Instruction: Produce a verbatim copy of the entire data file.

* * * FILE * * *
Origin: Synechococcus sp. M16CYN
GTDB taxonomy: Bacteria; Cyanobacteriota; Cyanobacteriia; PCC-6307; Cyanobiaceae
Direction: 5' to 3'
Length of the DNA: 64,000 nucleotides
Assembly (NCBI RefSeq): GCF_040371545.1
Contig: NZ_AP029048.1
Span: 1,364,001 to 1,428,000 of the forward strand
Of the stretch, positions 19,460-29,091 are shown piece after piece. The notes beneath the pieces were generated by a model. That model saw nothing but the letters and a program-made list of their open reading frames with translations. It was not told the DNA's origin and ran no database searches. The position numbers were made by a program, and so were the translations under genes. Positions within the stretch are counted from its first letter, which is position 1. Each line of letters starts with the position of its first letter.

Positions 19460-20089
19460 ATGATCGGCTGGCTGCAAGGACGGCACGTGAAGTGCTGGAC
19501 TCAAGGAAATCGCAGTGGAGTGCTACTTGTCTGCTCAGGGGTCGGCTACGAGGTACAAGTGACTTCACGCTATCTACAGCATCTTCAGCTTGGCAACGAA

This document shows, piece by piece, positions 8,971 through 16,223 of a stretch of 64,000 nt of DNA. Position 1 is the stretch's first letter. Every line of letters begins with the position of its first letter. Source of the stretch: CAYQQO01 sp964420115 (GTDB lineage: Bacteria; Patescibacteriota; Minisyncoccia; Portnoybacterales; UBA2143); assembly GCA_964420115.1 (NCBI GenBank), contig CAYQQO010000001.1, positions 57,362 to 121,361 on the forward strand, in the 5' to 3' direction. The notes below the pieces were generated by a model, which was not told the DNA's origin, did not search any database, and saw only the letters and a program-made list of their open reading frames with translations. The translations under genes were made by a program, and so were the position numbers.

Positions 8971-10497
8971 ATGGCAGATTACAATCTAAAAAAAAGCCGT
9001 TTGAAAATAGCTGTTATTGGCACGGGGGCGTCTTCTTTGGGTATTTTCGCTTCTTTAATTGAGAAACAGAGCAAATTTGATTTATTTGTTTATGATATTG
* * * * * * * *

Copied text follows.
Origin: Synechococcus sp. M16CYN
GTDB taxonomy: Bacteria; Cyanobacteriota; Cyanobacteriia; PCC-6307; Cyanobiaceae
Direction: 5' to 3'
Length of the DNA: 64,000 nucleotides
Assembly (NCBI RefSeq): GCF_040371545.1
Contig: NZ_AP029048.1
Span: 1,364,001 to 1,428,000 of the forward strand
Of the stretch, positions 19,460-29,091 are shown piece after piece. The notes beneath the pieces were generated by a model. That model saw nothing but the letters and a program-made list of their open reading frames with translations. It was not told the DNA's origin and ran no database searches. The position numbers were made by a program, and so were the translations under genes. Positions within the stretch are counted from its first letter, which is position 1. Each line of letters starts with the position of its first letter.

Positions 19460-20089
19460 ATGATCGGCTGGCTGCAAGGACGGCACGTGAAGTGCTGGAC
19501 TCAAGGAAATCGCAGTGGAGTGCTACTTGTCTGCTCAGGGGTCGGCTACGAGGTACAAGTGACTTCACGCTATCTACAGCATCTTCAGCTTGGCAACGAA

This document shows, piece by piece, positions 8,971 through 16,223 of a stretch of 64,000 nt of DNA. Position 1 is the stretch's first letter. Every line of letters begins with the position of its first letter. Source of the stretch: CAYQQO01 sp964420115 (GTDB lineage: Bacteria; Patescibacteriota; Minisyncoccia; Portnoybacterales; UBA2143); assembly GCA_964420115.1 (NCBI GenBank), contig CAYQQO010000001.1, positions 57,362 to 121,361 on the forward strand, in the 5' to 3' direction. The notes below the pieces were generated by a model, which was not told the DNA's origin, did not search any database, and saw only the letters and a program-made list of their open reading frames with translations. The translations under genes were made by a program, and so were the position numbers.

Positions 8971-10497
8971 ATGGCAGATTACAATCTAAAAAAAAGCCGT
9001 TTGAAAATAGCTGTTATTGGCACGGGGGCGTCTTCTTTGGGTATTTTCGCTTCTTTAATTGAGAAACAGAGCAAATTTGATTTATTTGTTTATGATATTG